Held by Lavan J., in granting custody of D. to O.G., 1, that the agreement of O.G. to place her child for adoption was an abandonment of her constitutional right to custody of her child and that this abandonment was in favour of the adoption society.

  1. G. v. An Bord UchtálaIR [1980] I.R. 32 considered.

2. That O.G.'s decision to place her child for adoption must have been made freely and with full knowledge of the consequences of so doing.

  1. S. v. Eastern Health Board (Unreported, High Court, Finlay P., 28th February, 1979) and G. v. An Bord UchtálaIR[1980] I.R. 32 considered.

3. That, as the social workers advising O.G. were employed by a third party, there was no evidence of any relationship between the social workers and the society sufficient to enable the court to treat the advice given by the social workers to O.G. as discharging the obligations of the society under s. 39 of the Act of 1952.

4. That the form signed by O.G. purportedly placing D. for adoption was signed by a social worker and was not signed by or on behalf of the society.

5. That in advising O.G. to place D. for adoption the social workers had a conflict of interest between their obligations to O.G. and to the society and, consequentially O.G. was not properly advised.

6. That it was a prerequisite of a valid decision to place a child for adoption that the natural mother be fully and correctly informed of the effects of that decision and, as O.G. had not been properly advised, she had not made a valid decision to place D. for adoption.

  1. V.C. v. J.M. and G.M.IR [1987] I.R. 510 considered.

7. That proof that the society had complied with the provisions of s. 39 of the Act of 1952 was essential to the operation of s. 3 of the Adoption Act, 1974, enabling the court lo dispense with the natural mother's consent to the final adoption and, as s. 39 of the Act of 1952 had not been complied with by the society, the court would not make an order under s. 3 of the Act of 1974.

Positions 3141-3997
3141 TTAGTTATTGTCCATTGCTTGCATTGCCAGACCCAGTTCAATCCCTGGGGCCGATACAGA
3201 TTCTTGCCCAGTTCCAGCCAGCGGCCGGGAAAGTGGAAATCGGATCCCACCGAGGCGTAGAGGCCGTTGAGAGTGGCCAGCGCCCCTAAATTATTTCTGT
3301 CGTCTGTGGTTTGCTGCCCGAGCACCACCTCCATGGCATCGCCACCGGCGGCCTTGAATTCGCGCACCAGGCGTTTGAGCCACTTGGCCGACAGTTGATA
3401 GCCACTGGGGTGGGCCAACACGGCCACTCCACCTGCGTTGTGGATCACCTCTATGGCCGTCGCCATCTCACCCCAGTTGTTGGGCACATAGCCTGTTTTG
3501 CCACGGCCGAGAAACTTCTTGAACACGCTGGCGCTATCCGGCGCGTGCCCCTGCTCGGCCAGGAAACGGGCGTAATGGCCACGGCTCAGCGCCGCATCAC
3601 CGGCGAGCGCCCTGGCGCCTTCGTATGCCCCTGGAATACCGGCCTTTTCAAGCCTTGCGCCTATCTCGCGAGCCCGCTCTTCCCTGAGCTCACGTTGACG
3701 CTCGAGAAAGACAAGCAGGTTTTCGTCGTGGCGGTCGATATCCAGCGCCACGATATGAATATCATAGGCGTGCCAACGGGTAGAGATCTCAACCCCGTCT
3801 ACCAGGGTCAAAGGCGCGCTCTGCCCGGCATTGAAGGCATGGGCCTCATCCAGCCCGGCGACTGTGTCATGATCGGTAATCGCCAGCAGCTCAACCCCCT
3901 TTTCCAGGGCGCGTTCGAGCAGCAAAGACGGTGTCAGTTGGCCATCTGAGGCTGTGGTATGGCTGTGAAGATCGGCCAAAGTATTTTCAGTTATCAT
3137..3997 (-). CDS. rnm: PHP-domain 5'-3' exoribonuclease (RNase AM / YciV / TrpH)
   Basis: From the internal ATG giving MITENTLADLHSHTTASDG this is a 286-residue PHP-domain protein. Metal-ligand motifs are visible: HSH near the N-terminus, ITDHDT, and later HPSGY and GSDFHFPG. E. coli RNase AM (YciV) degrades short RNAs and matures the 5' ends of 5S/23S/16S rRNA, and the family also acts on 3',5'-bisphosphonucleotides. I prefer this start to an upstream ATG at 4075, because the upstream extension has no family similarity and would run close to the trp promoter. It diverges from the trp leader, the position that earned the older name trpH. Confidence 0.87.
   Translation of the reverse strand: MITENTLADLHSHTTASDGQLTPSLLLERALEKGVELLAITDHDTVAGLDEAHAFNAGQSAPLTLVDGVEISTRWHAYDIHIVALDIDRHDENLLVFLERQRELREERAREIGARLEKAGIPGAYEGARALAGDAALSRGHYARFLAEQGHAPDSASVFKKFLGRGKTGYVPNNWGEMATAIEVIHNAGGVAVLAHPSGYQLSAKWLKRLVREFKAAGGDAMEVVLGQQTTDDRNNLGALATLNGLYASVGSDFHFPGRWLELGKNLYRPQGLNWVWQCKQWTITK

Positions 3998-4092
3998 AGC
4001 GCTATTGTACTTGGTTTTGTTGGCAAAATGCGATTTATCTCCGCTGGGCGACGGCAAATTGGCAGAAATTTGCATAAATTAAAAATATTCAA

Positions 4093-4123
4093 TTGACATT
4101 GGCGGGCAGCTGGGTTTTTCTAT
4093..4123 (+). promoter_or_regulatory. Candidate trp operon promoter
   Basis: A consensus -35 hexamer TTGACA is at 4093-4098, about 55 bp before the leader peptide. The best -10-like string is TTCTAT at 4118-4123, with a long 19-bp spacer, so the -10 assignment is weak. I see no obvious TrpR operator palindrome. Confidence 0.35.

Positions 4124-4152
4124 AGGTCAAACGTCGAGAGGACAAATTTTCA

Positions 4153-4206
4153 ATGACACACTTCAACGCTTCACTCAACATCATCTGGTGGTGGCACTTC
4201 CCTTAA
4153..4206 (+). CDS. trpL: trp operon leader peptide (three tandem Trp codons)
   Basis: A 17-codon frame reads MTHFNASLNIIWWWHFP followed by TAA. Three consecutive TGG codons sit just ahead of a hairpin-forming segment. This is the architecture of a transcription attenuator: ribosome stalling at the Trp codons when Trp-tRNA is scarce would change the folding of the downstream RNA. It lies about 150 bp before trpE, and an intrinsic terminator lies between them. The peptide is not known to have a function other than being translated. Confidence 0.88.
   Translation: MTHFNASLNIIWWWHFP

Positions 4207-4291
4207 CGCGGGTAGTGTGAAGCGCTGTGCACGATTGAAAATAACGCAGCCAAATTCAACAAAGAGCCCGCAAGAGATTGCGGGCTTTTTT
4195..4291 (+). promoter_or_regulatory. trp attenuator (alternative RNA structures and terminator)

8. That in the best interests of the welfare of D. custody should be awarded to O.G.

On appeal by the adoptive parents it was

Held by the Supreme Court (Finlay C.J., McCarthy and O'Flaherty JJ.), in allowing the appeal and ordering a re-trial, 1, that s. 39 of the Act of 1952 did not require that an adoption society carry out the necessary tasks through its own servants or agents provided that the written statement was furnished to the natural mother and that the society was satisfied that she understood it and signed a document to that effect.

2. That a professional social worker in constant communication with the natural mother was an appropriate person to carry out the tasks under s. 39 of the Act of 1952 on behalf of the society.

3. That non-compliance with the provisions of s. 39 of the Act of 1952 would not invalidate an otherwise valid consent by the natural mother to place the child for adoption.

4. That, in order to make an order dispensing with the natural mother's consent to adoption under s. 3 of the Act of 1974, the court had to be satisfied that the mother had given her...